The Red Sox season will be a make or break on the road since the remainder of the schedule is road game heavy – usually, that means trouble for Boston.
The Boston Red Sox view the road games as a place where pennant hopes go to die. The old baseball axiom of play .500 at home and .600 on the road often has vanished with the Red Sox and they are not alone. Teams will generally design their roster to take into account their home field. A big ballpark and you look for speed and defense. With the Red Sox, it is the big right-handed bat for the comfortable shot into left.
The Red Sox often had lineups loaded with hitters and that would mean prodigious numbers at home and you still see it. The Red Sox simply hit better at home, but are no slouches on the road. The team is ripe with solid contact hitters, OBP hitters and some excellent speed.
They can score at home or on the road. The Red Sox after 40 road games lead the American League in road average, OBP, and OPS while averaging slightly over five runs a game. The Red Sox have also played the fewest road games, so I will put a hold on extra base hits and some other cumulative numbers.
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The Red Sox now face a daunting schedule and it starts with the worst possible trips – a West Coast swing. The end of July and early August sees Boston go to the Los Angeles area to play the Angels in four games. From there it is up the coast to Seattle for four games and back to Los Angeles for three against the Dodgers. Eleven games that will give an indication of just how the rest of the season will transpire.
No trip to the west can be considered easy as the games have an eerie way of making a nice season into a miserable one. The Angels can be down and out, only to sweep – a thought I will certainly keep stored somewhere in a very bad place in my mind.
I took a look back into previous championship years to see just how that axiom worked out? One thing that came as a shock that I had forgotten about was 1975. The 1975 team went 48-31 (.608) on the road and 47-34 (.580) at home. Rare is a Red Sox team better on the road than at home.
In 1986 it was 44-36 (.530) on the road. The championship teams also were well above .500 in 2004 at 43-38 (.531), 45-36 (.556) for 2007 and 44-37 (.543) in 2013. This season Boston is 21-19.
Now for my favorite year in which no World Series Championship flag was raised – 1967.
The 1967 season was something very special and resuscitated a franchise that had become a baseball joke with fat contracts, a losing mentality and a general indifference by the fans. In 1967 it came down to the end of the season and the final road tally was 43-38 (.531).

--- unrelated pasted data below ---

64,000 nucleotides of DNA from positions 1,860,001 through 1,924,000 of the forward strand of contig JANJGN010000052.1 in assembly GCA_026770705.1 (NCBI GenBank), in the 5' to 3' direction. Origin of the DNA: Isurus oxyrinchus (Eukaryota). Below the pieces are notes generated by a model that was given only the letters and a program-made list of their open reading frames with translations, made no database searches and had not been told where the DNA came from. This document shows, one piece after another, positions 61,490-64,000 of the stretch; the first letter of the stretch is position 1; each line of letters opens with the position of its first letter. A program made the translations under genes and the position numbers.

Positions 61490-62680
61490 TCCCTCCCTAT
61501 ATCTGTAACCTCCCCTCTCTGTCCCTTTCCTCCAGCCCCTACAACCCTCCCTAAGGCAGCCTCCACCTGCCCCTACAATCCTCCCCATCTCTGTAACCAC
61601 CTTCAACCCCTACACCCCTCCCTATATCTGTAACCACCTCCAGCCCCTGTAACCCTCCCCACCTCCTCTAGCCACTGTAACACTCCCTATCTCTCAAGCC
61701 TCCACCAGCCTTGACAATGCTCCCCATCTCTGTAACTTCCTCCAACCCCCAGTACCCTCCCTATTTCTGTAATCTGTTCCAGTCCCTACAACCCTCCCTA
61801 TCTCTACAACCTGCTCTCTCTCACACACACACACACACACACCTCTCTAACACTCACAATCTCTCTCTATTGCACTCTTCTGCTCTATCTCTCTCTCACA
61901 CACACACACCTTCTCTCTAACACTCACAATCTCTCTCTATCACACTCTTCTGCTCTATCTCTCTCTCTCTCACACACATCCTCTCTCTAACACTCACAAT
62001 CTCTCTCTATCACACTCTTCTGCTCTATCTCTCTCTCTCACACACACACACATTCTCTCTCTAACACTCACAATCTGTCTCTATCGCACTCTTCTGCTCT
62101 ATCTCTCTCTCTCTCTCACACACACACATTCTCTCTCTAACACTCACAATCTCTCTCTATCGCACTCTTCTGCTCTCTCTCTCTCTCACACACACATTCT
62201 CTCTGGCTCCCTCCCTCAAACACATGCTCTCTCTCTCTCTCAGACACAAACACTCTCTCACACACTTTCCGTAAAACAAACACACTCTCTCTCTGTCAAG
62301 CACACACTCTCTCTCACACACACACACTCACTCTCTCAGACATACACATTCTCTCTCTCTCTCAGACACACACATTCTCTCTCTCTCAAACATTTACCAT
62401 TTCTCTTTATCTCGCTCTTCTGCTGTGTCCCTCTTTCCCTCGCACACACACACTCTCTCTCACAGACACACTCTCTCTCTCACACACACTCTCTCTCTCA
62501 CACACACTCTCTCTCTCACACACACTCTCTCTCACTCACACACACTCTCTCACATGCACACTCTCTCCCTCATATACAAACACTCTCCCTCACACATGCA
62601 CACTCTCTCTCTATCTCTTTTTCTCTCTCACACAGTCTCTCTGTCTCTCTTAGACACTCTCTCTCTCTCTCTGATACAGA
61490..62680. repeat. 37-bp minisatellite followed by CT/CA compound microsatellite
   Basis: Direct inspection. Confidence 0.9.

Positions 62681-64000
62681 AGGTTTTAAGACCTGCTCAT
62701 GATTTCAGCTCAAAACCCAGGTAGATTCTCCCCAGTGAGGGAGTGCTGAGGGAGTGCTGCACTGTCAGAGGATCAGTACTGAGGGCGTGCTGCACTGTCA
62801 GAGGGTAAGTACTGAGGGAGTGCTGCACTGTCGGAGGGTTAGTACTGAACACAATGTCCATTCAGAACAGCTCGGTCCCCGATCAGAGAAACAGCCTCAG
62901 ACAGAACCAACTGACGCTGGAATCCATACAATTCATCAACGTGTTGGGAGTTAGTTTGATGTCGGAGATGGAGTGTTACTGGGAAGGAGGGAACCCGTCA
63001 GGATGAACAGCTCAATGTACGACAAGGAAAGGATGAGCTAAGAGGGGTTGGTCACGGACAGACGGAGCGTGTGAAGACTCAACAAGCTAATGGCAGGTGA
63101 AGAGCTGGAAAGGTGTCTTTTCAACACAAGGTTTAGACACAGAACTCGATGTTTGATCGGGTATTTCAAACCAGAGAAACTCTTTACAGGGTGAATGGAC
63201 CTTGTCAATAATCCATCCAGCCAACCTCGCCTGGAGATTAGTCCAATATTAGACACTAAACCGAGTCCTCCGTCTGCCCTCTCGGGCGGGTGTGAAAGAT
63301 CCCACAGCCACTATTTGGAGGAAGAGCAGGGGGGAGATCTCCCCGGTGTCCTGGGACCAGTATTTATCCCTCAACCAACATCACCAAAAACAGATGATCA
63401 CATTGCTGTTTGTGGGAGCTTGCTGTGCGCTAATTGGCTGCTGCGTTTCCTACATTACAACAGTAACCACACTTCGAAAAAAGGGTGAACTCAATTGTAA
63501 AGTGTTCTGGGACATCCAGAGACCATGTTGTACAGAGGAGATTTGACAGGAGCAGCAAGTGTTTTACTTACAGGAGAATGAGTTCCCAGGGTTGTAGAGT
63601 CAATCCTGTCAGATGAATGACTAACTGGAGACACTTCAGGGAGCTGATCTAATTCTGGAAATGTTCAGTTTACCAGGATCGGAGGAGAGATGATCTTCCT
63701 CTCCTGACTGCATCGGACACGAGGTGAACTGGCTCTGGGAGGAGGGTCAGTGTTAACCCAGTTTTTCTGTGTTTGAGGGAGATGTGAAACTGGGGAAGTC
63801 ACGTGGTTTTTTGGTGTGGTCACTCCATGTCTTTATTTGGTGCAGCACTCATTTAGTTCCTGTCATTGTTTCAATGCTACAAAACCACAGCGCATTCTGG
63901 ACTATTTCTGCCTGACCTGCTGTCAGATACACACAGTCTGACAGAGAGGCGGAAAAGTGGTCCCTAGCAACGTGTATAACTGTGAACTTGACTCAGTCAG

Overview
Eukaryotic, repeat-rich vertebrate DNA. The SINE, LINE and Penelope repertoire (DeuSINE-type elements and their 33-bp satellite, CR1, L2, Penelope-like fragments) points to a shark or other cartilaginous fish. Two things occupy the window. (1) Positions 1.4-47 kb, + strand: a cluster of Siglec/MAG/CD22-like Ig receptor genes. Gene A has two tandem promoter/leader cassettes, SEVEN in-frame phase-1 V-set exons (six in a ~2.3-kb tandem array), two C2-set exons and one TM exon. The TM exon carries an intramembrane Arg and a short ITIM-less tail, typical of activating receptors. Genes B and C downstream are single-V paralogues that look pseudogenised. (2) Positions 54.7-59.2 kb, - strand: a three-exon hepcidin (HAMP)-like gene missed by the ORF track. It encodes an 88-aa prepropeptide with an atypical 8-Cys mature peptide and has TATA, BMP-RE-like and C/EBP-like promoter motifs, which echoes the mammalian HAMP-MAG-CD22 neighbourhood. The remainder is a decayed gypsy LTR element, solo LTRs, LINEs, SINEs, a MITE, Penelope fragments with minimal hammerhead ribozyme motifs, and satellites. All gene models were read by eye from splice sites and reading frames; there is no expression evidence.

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The schedule in 1967 had multiple trips to the west and some road trips that were exceptionally long. From June 26th to July 9th the Red Sox had a 13-game road trip with visits to Minnesota, Kansas City, California and Detroit with a 6-7 record that dropped the surprising Red Sox six games back.
In early August road disaster struck again with a 2-7 trip to Minnesota, Kansas City, and California leaving them 2.5 games behind. This somewhat puts a damper on a 10-game winning streak from July 14th through 23rd that included six victories in a row on the road.
The Red Sox showed resilience on the road and that came in two trips. In late August the Red Sox finished off visits to Chicago and New York by going 6-3 and in late September came a trip to Detroit and a stop in Baltimore with a 6-2 record that left the Red Sox one-half game out.
The last two road trips I mentioned were significant and if that club was going to die it would be road kill and it just didn’t happen. The season finished with the dramatic sweep of the Twins and the rest is Red Sox history.
What will this season bring? Each of the teams mentioned that one had excellent road records. The schedule for the rest of the season is road heavy and how the season finishes will be affected by the trips – especially out west. This next sojourn will either enrage or invigorate The Nation.